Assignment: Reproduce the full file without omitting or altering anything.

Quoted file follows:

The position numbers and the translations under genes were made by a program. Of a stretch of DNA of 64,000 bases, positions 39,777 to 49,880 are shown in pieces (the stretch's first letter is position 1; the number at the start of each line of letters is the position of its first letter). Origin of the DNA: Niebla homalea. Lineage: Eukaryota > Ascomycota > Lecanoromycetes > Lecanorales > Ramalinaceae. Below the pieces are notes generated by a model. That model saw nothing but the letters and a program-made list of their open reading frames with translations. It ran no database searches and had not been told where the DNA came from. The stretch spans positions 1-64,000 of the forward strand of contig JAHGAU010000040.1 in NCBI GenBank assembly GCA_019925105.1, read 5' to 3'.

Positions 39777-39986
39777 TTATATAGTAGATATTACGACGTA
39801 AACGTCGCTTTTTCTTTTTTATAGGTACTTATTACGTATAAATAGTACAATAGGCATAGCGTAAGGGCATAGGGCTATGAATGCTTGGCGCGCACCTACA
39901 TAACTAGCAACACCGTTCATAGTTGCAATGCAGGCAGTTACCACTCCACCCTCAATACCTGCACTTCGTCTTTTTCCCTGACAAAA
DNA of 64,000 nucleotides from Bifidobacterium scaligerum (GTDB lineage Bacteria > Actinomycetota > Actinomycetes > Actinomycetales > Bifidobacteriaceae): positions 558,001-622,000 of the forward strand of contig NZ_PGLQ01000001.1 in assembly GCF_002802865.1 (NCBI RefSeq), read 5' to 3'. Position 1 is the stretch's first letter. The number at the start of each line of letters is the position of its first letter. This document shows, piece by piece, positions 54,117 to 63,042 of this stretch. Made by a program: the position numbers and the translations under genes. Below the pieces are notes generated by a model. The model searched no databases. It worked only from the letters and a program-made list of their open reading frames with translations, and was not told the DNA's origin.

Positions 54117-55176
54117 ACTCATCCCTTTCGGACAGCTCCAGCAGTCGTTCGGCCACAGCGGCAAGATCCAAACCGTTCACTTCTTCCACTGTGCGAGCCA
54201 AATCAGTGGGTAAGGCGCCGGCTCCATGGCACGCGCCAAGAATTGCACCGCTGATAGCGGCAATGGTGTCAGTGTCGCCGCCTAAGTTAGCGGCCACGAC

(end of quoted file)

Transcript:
The position numbers and the translations under genes were made by a program. Of a stretch of DNA of 64,000 bases, positions 39,777 to 49,880 are shown in pieces (the stretch's first letter is position 1; the number at the start of each line of letters is the position of its first letter). Origin of the DNA: Niebla homalea. Lineage: Eukaryota > Ascomycota > Lecanoromycetes > Lecanorales > Ramalinaceae. Below the pieces are notes generated by a model. That model saw nothing but the letters and a program-made list of their open reading frames with translations. It ran no database searches and had not been told where the DNA came from. The stretch spans positions 1-64,000 of the forward strand of contig JAHGAU010000040.1 in NCBI GenBank assembly GCA_019925105.1, read 5' to 3'.

Positions 39777-39986
39777 TTATATAGTAGATATTACGACGTA
39801 AACGTCGCTTTTTCTTTTTTATAGGTACTTATTACGTATAAATAGTACAATAGGCATAGCGTAAGGGCATAGGGCTATGAATGCTTGGCGCGCACCTACA
39901 TAACTAGCAACACCGTTCATAGTTGCAATGCAGGCAGTTACCACTCCACCCTCAATACCTGCACTTCGTCTTTTTCCCTGACAAAA
DNA of 64,000 nucleotides from Bifidobacterium scaligerum (GTDB lineage Bacteria > Actinomycetota > Actinomycetes > Actinomycetales > Bifidobacteriaceae): positions 558,001-622,000 of the forward strand of contig NZ_PGLQ01000001.1 in assembly GCF_002802865.1 (NCBI RefSeq), read 5' to 3'. Position 1 is the stretch's first letter. The number at the start of each line of letters is the position of its first letter. This document shows, piece by piece, positions 54,117 to 63,042 of this stretch. Made by a program: the position numbers and the translations under genes. Below the pieces are notes generated by a model. The model searched no databases. It worked only from the letters and a program-made list of their open reading frames with translations, and was not told the DNA's origin.

Positions 54117-55176
54117 ACTCATCCCTTTCGGACAGCTCCAGCAGTCGTTCGGCCACAGCGGCAAGATCCAAACCGTTCACTTCTTCCACTGTGCGAGCCA
54201 AATCAGTGGGTAAGGCGCCGGCTCCATGGCACGCGCCAAGAATTGCACCGCTGATAGCGGCAATGGTGTCAGTGTCGCCGCCTAAGTTAGCGGCCACGAC